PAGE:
(Contributed by James Batchelor)
Jared is my brother. He is three years my senior and the only one in my family that shares my passion for writing. He is the one sibling with whom I could commiserate over the frustration, discouragement and eventual triumph of a project. There are others, of course, who are always willing to listen to my complaints and frustrations, but Jared truly understood. I never realized quite how lucky I was to have that until it was gone. He died a few years ago.
Since childhood, Jared’s fondest dream was to write novels. Unfortunately, like too many aspiring writers, he wrote a thousand stories that would never see the light of day because he gave up on them before they had a chance to develop into anything at all. He did, however, write one “complete” rough draft over the course of several years. We (his family and friends) had all heard about, but had never seen it. It was only after his death that the manuscript surfaced.
I became custodian of his records which consisted of a few journals, some hand written story scraps, a mountain of pictures of his three children, and an old hard drive. It was here that I eventually discovered his mysterious manuscript entitled, Hall of Mages, in a hidden file buried deep on the drive. Even before reading the first page, I knew I wanted to edit and release it under his name, and donate the proceeds to his children. I loved the idea of being able to do something for my brother in death that he had not been able to do in life, and I know he would love the idea of his children benefiting materially from something that he created.
Unfortunately, as I began reading the draft of Hall of Mages, I quickly realized two things: the first was that this was not a complete manuscript. There was no ending to the story. The manuscript just petered off into some vague notes about where he wanted the story to go. To make matters worse, he had written several iterations of many of the scenes with different outcomes to each. With no ending written, there was no clear indication as to which of the versions would logically make sense in the story. The second thing I realized is that his writing style and mine were essentially incompatible. Had it needed just a basic editing job as I had originally hoped, this probably would not have been such a problem, but because so many of the scenes were going to need to be completely rewritten and many new scenes added, there was no way it was going to flow smoothly if I attempted to just insert my additions into the story.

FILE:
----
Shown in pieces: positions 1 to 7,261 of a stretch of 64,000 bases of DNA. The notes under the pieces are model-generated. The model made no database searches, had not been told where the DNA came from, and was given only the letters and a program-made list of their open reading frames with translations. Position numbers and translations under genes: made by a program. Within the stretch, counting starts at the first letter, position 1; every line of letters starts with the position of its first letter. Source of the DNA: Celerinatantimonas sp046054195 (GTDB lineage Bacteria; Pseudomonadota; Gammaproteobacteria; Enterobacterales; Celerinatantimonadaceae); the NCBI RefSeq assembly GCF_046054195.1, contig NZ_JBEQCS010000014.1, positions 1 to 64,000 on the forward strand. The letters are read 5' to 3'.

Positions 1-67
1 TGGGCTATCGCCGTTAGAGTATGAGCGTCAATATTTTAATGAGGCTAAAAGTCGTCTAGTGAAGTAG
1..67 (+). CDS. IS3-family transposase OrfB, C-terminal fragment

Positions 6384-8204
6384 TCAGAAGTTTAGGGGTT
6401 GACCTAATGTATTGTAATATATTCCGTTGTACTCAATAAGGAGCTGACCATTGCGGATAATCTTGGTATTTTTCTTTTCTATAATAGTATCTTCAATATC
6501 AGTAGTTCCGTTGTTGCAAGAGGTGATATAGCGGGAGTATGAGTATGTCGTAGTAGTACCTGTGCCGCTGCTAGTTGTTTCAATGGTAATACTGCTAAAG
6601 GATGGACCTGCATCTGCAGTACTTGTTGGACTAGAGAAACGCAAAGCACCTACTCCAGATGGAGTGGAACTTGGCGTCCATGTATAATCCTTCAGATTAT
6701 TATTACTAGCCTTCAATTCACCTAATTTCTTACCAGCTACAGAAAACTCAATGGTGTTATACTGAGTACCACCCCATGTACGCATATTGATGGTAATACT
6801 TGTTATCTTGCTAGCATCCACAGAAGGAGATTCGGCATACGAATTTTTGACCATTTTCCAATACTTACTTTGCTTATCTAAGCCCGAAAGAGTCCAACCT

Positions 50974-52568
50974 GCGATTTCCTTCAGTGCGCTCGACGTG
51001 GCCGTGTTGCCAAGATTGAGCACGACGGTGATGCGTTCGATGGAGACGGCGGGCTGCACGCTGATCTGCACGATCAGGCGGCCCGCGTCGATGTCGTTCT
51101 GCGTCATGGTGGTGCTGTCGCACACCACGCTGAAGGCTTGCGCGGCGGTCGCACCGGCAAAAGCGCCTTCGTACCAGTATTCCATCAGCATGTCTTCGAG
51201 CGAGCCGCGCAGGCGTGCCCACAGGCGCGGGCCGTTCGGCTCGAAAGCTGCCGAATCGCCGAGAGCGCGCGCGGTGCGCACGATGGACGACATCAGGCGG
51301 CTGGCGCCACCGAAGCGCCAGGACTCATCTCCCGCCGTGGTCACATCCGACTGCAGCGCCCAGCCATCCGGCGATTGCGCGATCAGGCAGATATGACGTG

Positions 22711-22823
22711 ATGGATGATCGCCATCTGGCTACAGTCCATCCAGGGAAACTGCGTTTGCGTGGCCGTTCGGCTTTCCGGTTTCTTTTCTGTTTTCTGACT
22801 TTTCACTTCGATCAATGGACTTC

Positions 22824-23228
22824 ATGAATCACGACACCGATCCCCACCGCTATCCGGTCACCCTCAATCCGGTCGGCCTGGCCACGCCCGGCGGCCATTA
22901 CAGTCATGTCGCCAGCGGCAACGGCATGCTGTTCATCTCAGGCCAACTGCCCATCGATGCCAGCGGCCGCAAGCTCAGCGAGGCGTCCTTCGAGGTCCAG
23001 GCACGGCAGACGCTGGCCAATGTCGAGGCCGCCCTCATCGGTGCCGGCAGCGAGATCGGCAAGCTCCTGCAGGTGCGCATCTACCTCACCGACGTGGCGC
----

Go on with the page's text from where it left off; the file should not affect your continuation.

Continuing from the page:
Nevertheless, there was a lot to work with. Jared had a vivid imagination. He had a talent for creating wonderfully imaginative characters, a unique magic system, and a world that gave me a great framework in which to work. I did manage to preserve more or less his exact verbiage in several places throughout the story, and more importantly, the world, characters, and essential storyline are all his. I could not have created this world as he did, so this story truly was co-authored by him.
Re-writing the Hall of Mages has been a rewarding experience. I have felt close to my brother again while working on his book. Reading his writing and working so many hours in his world and with the characters that he created, I have found myself on more than one occasion thinking, “Oh, I need to ask Jared about this,” Or, “I should tell him that,” just as if he were still here and we were actively collaberating on this project. These are only fleeting moments, but I value them all the same.
I think Jared would be happy with the product we are turning out, and I hope you will enjoy it as well.